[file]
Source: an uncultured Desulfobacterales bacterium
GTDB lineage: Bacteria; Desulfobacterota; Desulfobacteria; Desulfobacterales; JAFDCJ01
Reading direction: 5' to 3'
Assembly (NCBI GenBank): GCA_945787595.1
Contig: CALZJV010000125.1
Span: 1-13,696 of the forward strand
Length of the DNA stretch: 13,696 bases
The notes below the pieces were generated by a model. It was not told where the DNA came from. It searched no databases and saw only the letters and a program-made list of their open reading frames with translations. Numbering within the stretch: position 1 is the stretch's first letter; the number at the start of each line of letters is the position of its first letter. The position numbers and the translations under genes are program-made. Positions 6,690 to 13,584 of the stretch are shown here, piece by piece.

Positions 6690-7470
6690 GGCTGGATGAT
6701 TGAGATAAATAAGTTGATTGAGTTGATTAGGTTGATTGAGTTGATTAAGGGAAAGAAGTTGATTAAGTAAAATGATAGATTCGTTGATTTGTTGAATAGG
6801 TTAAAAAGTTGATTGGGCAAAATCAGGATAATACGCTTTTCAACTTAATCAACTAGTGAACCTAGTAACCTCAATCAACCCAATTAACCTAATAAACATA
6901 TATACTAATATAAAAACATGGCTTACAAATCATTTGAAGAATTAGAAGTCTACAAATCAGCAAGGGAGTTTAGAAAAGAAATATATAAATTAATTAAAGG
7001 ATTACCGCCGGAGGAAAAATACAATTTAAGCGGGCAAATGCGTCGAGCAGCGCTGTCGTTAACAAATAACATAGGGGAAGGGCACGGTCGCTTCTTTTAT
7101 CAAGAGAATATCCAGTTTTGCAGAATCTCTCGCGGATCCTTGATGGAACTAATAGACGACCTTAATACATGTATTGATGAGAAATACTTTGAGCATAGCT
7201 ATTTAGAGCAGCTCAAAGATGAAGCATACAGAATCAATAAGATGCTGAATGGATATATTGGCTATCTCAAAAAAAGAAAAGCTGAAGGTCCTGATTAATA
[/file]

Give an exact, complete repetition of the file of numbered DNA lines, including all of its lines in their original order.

Source: an uncultured Desulfobacterales bacterium
GTDB lineage: Bacteria; Desulfobacterota; Desulfobacteria; Desulfobacterales; JAFDCJ01
Reading direction: 5' to 3'
Assembly (NCBI GenBank): GCA_945787595.1
Contig: CALZJV010000125.1
Span: 1-13,696 of the forward strand
Length of the DNA stretch: 13,696 bases
The notes below the pieces were generated by a model. It was not told where the DNA came from. It searched no databases and saw only the letters and a program-made list of their open reading frames with translations. Numbering within the stretch: position 1 is the stretch's first letter; the number at the start of each line of letters is the position of its first letter. The position numbers and the translations under genes are program-made. Positions 6,690 to 13,584 of the stretch are shown here, piece by piece.

Positions 6690-7470
6690 GGCTGGATGAT
6701 TGAGATAAATAAGTTGATTGAGTTGATTAGGTTGATTGAGTTGATTAAGGGAAAGAAGTTGATTAAGTAAAATGATAGATTCGTTGATTTGTTGAATAGG
6801 TTAAAAAGTTGATTGGGCAAAATCAGGATAATACGCTTTTCAACTTAATCAACTAGTGAACCTAGTAACCTCAATCAACCCAATTAACCTAATAAACATA
6901 TATACTAATATAAAAACATGGCTTACAAATCATTTGAAGAATTAGAAGTCTACAAATCAGCAAGGGAGTTTAGAAAAGAAATATATAAATTAATTAAAGG
7001 ATTACCGCCGGAGGAAAAATACAATTTAAGCGGGCAAATGCGTCGAGCAGCGCTGTCGTTAACAAATAACATAGGGGAAGGGCACGGTCGCTTCTTTTAT
7101 CAAGAGAATATCCAGTTTTGCAGAATCTCTCGCGGATCCTTGATGGAACTAATAGACGACCTTAATACATGTATTGATGAGAAATACTTTGAGCATAGCT
7201 ATTTAGAGCAGCTCAAAGATGAAGCATACAGAATCAATAAGATGCTGAATGGATATATTGGCTATCTCAAAAAAAGAAAAGCTGAAGGTCCTGATTAATA